Digital legacy news

Perhaps you saw this in the news recently (July 2018), but I thought it would be worthwhile updating the Digital Legacy section of this blog as it is quite a landmark ruling.

In brief:

Facebook must grant a grieving mother access to her late daughter’s profile and private messages, Germany’s highest court for civil and criminal law has ruled.

In a landmark judgment for the treatment of social media data after the owner’s death, the federal court of justice ruled on Thursday that parents can inherit the contract between their child and a social media platform in the same way they would be able to inherit physical documents such as diaries and private letters.

“From an inheritance law view, there is no reason to treat digital content differently,” the court said.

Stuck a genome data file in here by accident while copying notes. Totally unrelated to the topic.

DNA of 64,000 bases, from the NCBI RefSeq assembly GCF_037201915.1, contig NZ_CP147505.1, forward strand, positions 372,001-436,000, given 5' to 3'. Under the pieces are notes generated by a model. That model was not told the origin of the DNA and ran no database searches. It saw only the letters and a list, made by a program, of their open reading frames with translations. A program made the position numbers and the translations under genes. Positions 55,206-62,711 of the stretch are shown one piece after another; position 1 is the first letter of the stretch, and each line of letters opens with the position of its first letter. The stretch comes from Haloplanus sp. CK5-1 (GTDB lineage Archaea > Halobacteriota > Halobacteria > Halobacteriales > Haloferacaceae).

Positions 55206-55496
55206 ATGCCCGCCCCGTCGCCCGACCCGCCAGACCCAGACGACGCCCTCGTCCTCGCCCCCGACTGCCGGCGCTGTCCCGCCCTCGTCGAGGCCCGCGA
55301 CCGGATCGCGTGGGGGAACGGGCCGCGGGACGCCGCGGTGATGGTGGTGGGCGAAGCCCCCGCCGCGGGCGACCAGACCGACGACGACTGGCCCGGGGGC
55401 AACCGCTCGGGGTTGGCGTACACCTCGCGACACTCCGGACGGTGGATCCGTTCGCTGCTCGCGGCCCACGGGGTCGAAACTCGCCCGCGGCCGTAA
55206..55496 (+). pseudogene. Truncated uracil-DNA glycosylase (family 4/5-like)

Read the full post here 

Whatever the legal position, it is wise to take a step back and think hard before delving into the social media interactions of our deceased loved one. It is interesting that social media posts have been compared to a diary. Should we – have we – do we read our loved one’s diaries when they are living? Should we – have we – do we read them when they are passed? There seems to be a tug at the heartstrings here – balancing our need for more information about our loved one, especially if theirs was a sudden, unexpected death. On the other hand, there are concerns about respecting their personal autonomy. If this is something you have been thinking about, you might want to read more here

 

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